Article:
New documents released to an inquiry into how John Barilaro received a top international trade job suggest reports were altered to ensure the former Deputy Premier received the position.
A draft selection report for the Senior Trade and Investment Commissioner (STIC) to the Americas showed the independent panel had concerns about Mr Barilaro’s suitability for the role.
“The Panel came to the view that John did have some of the relevant capabilities and experience for the role,” the draft report said.
“However, he had not worked internationally in a role aligned to the experience expected for the high-level STIC candidates.
“He would need to build a team without the business or departmental structure he had previously. His lack of business development networks would mean that he would have a considerable learning curve in the role.”
However, this criticism was changed in the final report to read: “While he would have a learning curve on doing business in the US, he had a strong track record of building teams as well as operating in a dynamic environment and had a deep understanding of the NSW Trade and Investment environment.”
It was said this decision had been made after a review of Mr Barilaro’s references, which included the Australian Ambassador to the US.
NSW Shadow Treasurer Daniel Mookhey today (1 August) questioned why it appeared Mr Barilaro had been exempt from the same process his unnamed top opponent for the position had been subjected to.
“His criticisms are deleted and the praise is elevated and we need to know why,” he said.
“It’s unheard of that you would change a selection panel report, and it certainly leaves the impression the report was retrospectively changed to justify the decision to hire John Barilaro.
“What this document makes clear is a person who we know to be Kimberley Cole beat John Barilaro on all the key criteria.
“What becomes even more extraordinary is John Barilaro signs his contract around the 8th of June, and then on the week after his ratings are upgraded and his main rival’s ratings are downgraded.”
Mr Mookhey also ridiculed claims from now Deputy Premier Stuart Ayres that he had been removed from the selection process.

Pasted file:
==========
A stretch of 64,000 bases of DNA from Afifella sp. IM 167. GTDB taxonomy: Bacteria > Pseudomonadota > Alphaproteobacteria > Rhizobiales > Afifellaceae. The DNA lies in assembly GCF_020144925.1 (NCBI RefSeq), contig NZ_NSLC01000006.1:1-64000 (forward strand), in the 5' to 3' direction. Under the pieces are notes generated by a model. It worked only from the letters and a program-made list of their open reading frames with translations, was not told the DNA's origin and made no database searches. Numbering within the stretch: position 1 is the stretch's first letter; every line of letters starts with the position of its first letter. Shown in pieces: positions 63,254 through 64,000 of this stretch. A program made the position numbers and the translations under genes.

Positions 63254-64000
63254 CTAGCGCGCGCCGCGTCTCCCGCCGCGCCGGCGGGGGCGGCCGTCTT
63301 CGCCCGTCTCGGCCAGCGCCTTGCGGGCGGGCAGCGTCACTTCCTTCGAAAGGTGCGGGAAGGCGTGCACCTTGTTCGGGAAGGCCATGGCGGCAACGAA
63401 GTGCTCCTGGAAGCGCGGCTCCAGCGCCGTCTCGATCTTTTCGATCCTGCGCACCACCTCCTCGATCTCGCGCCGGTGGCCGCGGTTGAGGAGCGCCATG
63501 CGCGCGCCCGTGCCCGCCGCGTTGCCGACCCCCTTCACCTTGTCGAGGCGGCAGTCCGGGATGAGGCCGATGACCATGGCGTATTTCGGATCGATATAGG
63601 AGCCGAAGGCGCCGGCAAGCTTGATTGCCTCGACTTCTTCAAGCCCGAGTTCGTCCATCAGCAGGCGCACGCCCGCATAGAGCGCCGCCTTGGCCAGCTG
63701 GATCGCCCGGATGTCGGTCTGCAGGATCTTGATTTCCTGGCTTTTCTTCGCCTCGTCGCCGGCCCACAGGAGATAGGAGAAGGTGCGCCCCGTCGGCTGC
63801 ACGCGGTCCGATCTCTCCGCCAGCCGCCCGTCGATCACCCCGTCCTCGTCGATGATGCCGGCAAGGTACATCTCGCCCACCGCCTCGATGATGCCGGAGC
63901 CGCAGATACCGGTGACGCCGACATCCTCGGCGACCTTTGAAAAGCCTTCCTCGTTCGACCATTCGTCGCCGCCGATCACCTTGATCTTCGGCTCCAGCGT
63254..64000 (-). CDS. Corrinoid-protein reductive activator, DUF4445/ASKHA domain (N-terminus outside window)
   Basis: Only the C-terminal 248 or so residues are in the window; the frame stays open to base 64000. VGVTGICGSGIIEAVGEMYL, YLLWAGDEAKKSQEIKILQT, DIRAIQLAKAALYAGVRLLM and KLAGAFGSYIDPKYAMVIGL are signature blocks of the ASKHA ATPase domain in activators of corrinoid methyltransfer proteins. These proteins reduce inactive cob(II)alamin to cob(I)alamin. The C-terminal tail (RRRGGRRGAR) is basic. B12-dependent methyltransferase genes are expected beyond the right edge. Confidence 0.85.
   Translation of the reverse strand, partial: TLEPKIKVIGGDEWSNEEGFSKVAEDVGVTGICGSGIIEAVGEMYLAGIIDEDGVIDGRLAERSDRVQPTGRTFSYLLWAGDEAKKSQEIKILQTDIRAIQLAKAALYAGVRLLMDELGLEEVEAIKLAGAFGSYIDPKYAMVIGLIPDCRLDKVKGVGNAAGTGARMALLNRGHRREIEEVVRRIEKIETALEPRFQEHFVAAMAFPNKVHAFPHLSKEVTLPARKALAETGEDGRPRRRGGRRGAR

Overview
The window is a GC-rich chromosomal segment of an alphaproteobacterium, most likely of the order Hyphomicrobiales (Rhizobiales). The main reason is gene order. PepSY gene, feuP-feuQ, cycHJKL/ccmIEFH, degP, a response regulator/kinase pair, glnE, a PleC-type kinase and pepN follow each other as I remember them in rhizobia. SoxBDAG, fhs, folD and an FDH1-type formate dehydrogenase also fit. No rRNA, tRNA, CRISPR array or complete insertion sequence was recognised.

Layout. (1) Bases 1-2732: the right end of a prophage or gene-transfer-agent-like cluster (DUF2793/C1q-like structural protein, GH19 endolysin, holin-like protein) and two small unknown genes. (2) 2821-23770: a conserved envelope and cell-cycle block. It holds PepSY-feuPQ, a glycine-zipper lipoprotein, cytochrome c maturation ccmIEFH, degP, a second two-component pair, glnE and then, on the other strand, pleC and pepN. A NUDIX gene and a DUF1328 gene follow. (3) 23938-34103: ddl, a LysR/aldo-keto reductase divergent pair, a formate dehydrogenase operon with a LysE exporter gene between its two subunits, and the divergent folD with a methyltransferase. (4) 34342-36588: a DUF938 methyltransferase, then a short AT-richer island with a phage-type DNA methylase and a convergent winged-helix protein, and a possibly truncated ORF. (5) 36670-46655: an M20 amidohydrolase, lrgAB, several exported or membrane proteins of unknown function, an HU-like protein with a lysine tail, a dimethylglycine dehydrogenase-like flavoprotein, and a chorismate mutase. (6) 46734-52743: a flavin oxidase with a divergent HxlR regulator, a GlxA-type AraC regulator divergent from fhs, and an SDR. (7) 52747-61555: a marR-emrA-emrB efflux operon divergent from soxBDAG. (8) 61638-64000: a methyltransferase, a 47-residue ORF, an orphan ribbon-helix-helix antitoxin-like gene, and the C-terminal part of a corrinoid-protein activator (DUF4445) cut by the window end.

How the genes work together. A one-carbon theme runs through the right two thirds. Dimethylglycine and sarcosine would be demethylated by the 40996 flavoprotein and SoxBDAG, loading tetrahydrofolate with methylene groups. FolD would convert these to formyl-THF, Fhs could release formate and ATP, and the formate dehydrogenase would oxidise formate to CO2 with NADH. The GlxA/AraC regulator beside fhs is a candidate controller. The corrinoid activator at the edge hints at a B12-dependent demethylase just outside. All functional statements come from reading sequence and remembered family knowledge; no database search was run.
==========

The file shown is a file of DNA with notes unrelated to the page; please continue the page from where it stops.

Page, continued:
A released email showed Mr Ayres had been involved in deciding the shortlist for the candidates, with two candidates then to be “submitted for his consideration”.
“Stuart Ayres had his fingerprints all over this,” Mr Mookhey said.
“There are now five clear occasions of Stuart Ayres telling the public one thing but the evidence saying something completely different.”
It followed a social media post from Mr Ayres last night (31 July) in which he outlined the decision-making process for the STIC Americas position.
“The selections of our Senior Trade and Investment Commissioners (STICs) appointed in India, Japan, Singapore and China were conducted in accordance with the GSEA [Government Sector Employment Act and Regulations],” he wrote.
“It was an independent, transparent and meritorious selection process and the same process was used for the STIC – Americas role.”
Opposition Leader Chris Minns said the fact that the NSW government had fought “tooth and nail” not to have the documents released contradicted Mr Ayres’ claims and found the “meritorious” comment the “most galling” of all.
“It flies directly in the face of the application made by Jenny West and others, who were eminently more qualified people with years of experience, didn’t get the position because we’re expected to believe a ‘meritorious’ process took place and John Barilaro was appointed to the position,” he said.
“Jenny West did not get this position for one reason: her name was not John Barilaro.”
Further documents were expected to be released in the next 24 hours.
Further hearings before the Public Accountability Committee are scheduled for Wednesday (3 August) and Friday (5 August) this week, and Monday (8 August) next week, with Mr Barilaro among those invited to appear before the inquiry.